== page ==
Oct 28

History Made in a Hellcat

Wednesday, October 28, 2015 12:01 AM

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Decorated Warbird: The F6F Hellcat, flown by Commander David McCampbell during World War II, sits on display at the U.S. Naval Aviation Museum in Pensacola, Florida. (U.S. NAVY)

Decorated Warbird: The F6F Hellcat, flown by Commander David McCampbell during World War II, sits on display at the U.S. Naval Aviation Museum in Pensacola, Florida. (U.S. NAVY)

On the morning of 24 October 1944, in a pair of Hellcat fighters, Commander David McCampbell and his wingman, Ensign Roy Rushing, scrambled from the flight deck of the USS Essex CV-9) to repel a formation of 40 inbound Japanese aircraft. Rushing had a full load of fuel, but McCampbell had been forced to take off before his tanks were full. Undetected by the enemy, the two lone Hellcat pilots were able to position themselves above and behind the Japanese. As one of the enemy fighters began lagging behind the formation, McCampbell pounced like the lion who focuses its attack on the straggler from the herd. Diving down, he waited until he could see the bright red “meatball” insignia contrasting sharply with the olive-drab fuselage of the Japanese fighter. Then, easing the stick back to reduce the angle of his dive and centering his target in the gunsight, McCampbell squeezed the trigger. The Hellcat shuddered noticeably as it coughed out a spray of deadly .50- caliber incendiary rounds. Tracers painted a path to the target, and the plane exploded, then plummeted from the sky. Rushing and McCampbell each downed another fighter before the Japanese even realized they were under attack.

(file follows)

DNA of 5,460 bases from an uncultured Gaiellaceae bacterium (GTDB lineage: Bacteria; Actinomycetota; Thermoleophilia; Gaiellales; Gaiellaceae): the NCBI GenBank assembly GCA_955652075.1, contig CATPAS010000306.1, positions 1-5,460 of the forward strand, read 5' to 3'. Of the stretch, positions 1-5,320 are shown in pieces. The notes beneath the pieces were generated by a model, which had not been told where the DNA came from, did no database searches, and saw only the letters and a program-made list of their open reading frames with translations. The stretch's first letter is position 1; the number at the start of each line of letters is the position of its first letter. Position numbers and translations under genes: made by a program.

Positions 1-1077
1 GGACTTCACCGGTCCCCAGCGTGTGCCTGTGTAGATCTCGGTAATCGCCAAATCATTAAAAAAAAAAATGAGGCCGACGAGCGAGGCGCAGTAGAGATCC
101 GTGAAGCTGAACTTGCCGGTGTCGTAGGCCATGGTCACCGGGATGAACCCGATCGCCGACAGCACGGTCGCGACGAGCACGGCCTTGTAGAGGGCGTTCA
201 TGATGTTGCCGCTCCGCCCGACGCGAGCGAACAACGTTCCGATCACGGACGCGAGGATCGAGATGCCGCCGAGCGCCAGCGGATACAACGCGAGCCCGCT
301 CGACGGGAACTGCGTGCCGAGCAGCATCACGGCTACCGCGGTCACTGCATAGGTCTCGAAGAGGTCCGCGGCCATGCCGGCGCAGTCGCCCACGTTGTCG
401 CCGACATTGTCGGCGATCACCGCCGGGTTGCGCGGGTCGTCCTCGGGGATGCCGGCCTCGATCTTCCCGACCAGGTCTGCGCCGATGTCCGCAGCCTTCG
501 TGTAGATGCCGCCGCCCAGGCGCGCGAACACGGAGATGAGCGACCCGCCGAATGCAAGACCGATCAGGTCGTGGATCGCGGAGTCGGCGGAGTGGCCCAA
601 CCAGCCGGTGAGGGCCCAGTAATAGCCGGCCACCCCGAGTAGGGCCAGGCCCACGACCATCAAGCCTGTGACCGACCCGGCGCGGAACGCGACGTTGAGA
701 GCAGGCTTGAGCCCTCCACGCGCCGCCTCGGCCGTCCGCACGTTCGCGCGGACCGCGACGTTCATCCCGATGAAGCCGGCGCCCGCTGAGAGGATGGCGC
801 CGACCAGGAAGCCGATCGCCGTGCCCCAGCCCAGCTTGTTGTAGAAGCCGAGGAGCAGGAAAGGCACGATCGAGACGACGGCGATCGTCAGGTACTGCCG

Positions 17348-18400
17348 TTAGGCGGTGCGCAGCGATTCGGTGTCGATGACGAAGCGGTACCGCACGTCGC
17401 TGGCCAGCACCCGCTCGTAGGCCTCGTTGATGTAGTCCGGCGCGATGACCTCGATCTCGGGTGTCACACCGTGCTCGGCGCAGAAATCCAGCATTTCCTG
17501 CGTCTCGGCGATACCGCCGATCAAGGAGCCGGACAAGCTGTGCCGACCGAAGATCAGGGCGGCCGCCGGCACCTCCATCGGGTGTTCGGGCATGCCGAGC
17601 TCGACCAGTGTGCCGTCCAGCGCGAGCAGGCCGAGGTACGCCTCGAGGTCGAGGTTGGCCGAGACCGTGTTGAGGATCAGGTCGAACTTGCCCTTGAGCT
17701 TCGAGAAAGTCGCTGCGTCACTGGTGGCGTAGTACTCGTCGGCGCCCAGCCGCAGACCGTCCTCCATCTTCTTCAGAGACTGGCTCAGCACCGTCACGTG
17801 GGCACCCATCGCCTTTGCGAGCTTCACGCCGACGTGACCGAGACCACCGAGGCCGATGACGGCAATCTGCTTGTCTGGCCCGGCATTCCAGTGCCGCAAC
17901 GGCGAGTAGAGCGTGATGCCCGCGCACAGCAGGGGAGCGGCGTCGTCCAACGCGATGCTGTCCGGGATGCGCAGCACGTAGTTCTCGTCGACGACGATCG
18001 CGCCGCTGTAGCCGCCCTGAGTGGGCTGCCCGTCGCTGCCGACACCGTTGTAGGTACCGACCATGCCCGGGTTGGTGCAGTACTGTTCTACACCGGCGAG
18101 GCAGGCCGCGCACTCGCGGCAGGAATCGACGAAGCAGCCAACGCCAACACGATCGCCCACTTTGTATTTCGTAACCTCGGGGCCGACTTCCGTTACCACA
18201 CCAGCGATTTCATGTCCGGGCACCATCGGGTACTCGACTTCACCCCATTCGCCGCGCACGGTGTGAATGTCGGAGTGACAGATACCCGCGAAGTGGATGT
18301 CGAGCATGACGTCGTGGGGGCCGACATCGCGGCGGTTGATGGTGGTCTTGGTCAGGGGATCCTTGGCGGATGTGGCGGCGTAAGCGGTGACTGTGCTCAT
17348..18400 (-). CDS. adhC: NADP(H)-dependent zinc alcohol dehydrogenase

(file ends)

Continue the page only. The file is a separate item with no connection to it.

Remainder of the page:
As McCampbell headed straight for the next nearest fighter, he opened fire, but this time he faced an adversary rather than a victim. Glaring tracers flashed past him as the enemy fought back. At a relative speed of nearly 400 knots, the two opponents passed by one another in an eye-blink flash. Neither dropped from the sky.

By now, more Americans had joined the fray, and a wild mêlée ensued. Unfortunately, McCampbell’s fuel was running out and he noted a number of ugly black holes in his wings where enemy rounds had scored hits. But McCampbell’s aircraft was not adorned with 21 Japanese flags because he was in the habit of heading for home when the going got tough.

Swooping back into the chaos, he soon downed another enemy aircraft. Then another.

And another. And yet another. And. . .

Eventually, both McCampbell and Rushing were out of ammunition, and McCampbell’s fuel was now dangerously low, so the two at last turned back toward the Essex.

As they approached the U.S. formation, one of the American ships in the task group mistook the two Hellcats for Japanese aircraft and opened fire. Five-inch rounds began detonating nearby, and McCampbell and Rushing descended to just above the wave-tops, jinking violently back and forth in fuel-consuming maneuvers to avoid being hit by the “friendly” fire. Then several American fighters joined in, diving down on the two lone Hellcats, who by now had nowhere to go but into the sea. At the last possible moment, the American fighters realized their mistake and broke off the attack.

With his fuel gauge hard left, McCampbell finally reached the Essex, but found her flight deck fouled by launching aircraft. Fortunately, the two men were able to land on the USS Langley (CVL-27). And it was none too soon, as McCampbell’s engine coughed and died before he had a chance to shut it down.

But it had been a fruitful mission in which history had been made. McCampbell had confirmed kills on an incredible nine aircraft (with two probable, but unconfirmed, additional kills), and Rushing had splashed another six—a record that has never been equaled.